How To Hold A Golf Club Right Handed

While there are an infinite number of ways that players hold a golf club right handed, there are three basic ways to do it with an unlimited number of variations after that. The three main grip types that are being used are the interlocking grip, the overlapping grip, and the 10 finger grip.

The main differences that we are exploring here come from the underside of the grip as you can see from the picture below:

golf-grip-right-handed-players

Picture from: http://www.coastalbreezenews.com/2014/06/03/the-four-pre-swing-fundamentals-part-1-of-4/

The specifics of how each hand is placed on the club will be discussed in great detail later in this chapter. The main point here is to understand the differences between these three most common grip types and finding which one is the most comfortable for the player.

3 Basic Ways To Grip A Golf Club Right Handed

10 Finger Grip

The picture on the far left is the underside of the ten finger grip. This grip is also referred to as the baseball grip. As you can see from the picture, all ten fingers go onto the handle of the club. The ten finger grip can be a very effective grip for a player to employ. Unfortunately, it has been frowned upon for several generations of golf instruction simply because it does not “seem right.”

Overlap Grip

The picture in the center is the underside of the overlapping grip. You can start by taking the ten finger grip and simply lifting your right-hand pinky finger and slide your right-hand closer to your left hand. The player then will place the pinky in between the index finger and the middle finger of their left hand.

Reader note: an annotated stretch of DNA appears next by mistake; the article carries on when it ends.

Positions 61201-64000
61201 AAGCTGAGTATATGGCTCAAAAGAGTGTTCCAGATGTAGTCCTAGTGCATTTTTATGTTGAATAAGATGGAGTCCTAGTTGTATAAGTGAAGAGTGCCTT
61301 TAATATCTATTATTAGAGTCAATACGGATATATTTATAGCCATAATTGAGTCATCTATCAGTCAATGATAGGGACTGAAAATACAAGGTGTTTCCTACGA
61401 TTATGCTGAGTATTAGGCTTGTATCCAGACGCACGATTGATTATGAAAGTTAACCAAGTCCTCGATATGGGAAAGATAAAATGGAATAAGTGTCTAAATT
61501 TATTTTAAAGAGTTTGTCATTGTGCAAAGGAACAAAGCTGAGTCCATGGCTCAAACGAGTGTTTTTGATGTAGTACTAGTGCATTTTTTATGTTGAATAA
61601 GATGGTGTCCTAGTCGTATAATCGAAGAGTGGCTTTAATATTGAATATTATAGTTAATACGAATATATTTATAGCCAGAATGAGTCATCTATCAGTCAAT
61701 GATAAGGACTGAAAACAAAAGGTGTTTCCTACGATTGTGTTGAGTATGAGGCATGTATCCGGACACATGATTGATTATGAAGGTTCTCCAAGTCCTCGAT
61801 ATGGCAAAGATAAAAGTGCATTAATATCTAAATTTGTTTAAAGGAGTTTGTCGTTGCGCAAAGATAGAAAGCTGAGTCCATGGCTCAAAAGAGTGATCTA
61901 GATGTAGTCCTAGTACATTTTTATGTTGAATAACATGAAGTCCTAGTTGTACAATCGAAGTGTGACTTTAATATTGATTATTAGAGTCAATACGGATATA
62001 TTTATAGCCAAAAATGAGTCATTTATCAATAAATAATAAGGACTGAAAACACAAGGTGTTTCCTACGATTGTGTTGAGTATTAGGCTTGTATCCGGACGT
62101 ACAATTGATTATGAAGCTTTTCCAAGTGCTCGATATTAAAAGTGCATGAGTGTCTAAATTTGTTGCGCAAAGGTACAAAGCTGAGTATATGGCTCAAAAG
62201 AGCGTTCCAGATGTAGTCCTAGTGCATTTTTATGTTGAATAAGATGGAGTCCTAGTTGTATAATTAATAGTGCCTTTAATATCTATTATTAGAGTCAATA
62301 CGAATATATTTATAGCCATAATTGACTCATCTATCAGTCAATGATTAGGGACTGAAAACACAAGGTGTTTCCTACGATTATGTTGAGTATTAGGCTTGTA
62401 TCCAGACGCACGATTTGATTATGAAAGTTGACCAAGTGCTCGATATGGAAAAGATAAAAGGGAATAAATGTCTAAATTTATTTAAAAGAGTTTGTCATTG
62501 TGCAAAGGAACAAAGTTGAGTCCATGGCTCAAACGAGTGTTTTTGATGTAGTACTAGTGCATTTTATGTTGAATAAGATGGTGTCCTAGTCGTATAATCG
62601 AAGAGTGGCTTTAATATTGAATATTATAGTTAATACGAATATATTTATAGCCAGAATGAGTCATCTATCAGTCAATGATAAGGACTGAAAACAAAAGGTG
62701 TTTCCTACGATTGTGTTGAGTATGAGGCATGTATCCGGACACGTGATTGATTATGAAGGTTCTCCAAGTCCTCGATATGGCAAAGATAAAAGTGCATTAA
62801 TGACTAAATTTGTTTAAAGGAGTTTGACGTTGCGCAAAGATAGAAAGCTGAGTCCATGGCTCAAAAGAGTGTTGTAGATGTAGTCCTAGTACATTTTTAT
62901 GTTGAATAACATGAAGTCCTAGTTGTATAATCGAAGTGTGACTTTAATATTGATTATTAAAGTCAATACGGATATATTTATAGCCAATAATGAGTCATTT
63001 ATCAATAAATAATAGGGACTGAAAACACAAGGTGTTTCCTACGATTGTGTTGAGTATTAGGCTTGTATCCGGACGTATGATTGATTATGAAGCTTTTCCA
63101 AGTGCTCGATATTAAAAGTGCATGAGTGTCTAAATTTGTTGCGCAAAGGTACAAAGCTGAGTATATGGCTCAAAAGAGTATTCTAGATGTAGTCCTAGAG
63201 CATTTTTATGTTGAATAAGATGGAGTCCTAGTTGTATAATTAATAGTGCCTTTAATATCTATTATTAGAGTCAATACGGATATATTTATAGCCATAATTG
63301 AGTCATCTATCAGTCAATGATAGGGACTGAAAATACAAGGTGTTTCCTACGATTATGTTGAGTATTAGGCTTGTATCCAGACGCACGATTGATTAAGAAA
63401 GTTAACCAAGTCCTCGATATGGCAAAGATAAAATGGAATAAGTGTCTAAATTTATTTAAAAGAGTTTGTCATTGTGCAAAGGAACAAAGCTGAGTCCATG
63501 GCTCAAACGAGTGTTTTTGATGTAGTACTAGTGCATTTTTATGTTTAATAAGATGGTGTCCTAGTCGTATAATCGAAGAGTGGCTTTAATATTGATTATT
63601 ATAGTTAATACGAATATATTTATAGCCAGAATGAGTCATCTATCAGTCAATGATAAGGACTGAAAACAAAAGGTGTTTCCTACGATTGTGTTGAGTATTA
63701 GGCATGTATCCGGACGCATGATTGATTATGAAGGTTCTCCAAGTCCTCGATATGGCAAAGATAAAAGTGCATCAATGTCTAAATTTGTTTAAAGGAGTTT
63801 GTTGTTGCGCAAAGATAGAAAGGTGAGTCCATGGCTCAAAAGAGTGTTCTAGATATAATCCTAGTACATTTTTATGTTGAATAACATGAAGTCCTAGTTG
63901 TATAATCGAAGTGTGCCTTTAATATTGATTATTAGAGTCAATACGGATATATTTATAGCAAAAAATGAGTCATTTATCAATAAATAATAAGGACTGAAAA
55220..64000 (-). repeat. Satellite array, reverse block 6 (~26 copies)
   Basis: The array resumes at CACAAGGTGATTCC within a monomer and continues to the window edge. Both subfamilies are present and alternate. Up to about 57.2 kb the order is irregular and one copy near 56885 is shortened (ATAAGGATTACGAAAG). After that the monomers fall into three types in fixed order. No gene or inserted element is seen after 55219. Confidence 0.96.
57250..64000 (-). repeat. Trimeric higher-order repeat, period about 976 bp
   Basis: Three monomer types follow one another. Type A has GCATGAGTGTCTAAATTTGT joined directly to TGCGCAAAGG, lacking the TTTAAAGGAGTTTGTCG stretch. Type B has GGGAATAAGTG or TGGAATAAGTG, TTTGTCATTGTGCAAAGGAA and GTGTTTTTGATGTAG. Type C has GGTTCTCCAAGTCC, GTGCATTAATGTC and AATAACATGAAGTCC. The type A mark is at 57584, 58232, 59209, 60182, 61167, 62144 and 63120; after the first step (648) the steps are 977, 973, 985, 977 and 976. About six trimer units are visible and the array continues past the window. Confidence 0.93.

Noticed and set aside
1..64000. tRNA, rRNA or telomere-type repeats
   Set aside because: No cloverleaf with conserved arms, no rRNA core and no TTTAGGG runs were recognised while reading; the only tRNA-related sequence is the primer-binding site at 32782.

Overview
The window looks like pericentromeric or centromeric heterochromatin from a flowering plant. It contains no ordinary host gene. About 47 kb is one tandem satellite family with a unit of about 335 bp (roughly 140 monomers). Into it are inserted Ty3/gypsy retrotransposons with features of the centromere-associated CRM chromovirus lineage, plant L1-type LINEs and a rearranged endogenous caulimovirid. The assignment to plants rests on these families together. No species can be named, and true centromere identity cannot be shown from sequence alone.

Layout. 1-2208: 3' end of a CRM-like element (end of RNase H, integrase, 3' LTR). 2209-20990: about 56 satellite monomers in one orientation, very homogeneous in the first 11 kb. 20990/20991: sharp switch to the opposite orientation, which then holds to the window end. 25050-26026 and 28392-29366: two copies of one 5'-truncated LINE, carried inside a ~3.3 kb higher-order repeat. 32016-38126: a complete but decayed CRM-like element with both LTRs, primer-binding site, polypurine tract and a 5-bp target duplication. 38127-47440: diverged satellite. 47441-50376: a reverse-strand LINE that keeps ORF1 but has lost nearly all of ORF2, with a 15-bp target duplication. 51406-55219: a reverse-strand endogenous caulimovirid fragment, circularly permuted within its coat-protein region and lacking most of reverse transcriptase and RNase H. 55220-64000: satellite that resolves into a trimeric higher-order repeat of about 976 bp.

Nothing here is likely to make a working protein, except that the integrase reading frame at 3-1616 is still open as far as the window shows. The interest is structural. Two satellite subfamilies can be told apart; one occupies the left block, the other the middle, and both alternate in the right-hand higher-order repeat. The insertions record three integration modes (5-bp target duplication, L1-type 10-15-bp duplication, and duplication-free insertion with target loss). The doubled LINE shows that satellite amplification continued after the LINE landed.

Interlocking Grip

The picture on the far right is the underside of the interlocking grip. To create the interlocking grip, the player can start with the overlapping grip. The player will simply lift their pinky finger and allow the index finger of the left hand to be placed between the pinky finger and ring finger of your right hand. Then allow fingers to grip the handle of the club.

Golf Grip Hand Position 

As we begin to talk about how to grip a golf club right handed, we will first discuss the lead hand or the left hand for right-handed golfers.

As was brought up earlier, there are an infinite amount of variations to a golf grip. Many agree on the three basics grip types previously discussed. However, there is much discussion about the role each hand plays in the grip and how they should be positioned on the golf club.

The variations of the overlapping grip, interlocking grip and the ten finger grip then morph into having the left hand (lead hand) and/or the right hand (trail hand) in a weak position, neutral position or a strong position. The PGA of America refers to these as an open faced grip, a neutral grip as well as a closed face grip (Golf Glossary and Golf Terms , n.d.).

The model grip for a player is going to be dependent on many variables such as strength, arm swing versus body swing and body speed while rotating.

Common golf instruction often refers to the V from by the left thumb pressing up against the left palm as well as the V made by the right thumb pressing up against the right palm. Depending on where the V’s are pointing, the grip will then be referred to as a weak, neutral or strong grip.

Hold A Golf Club Right Handed

Weak Grip / Open Faced Grip For The Left Hand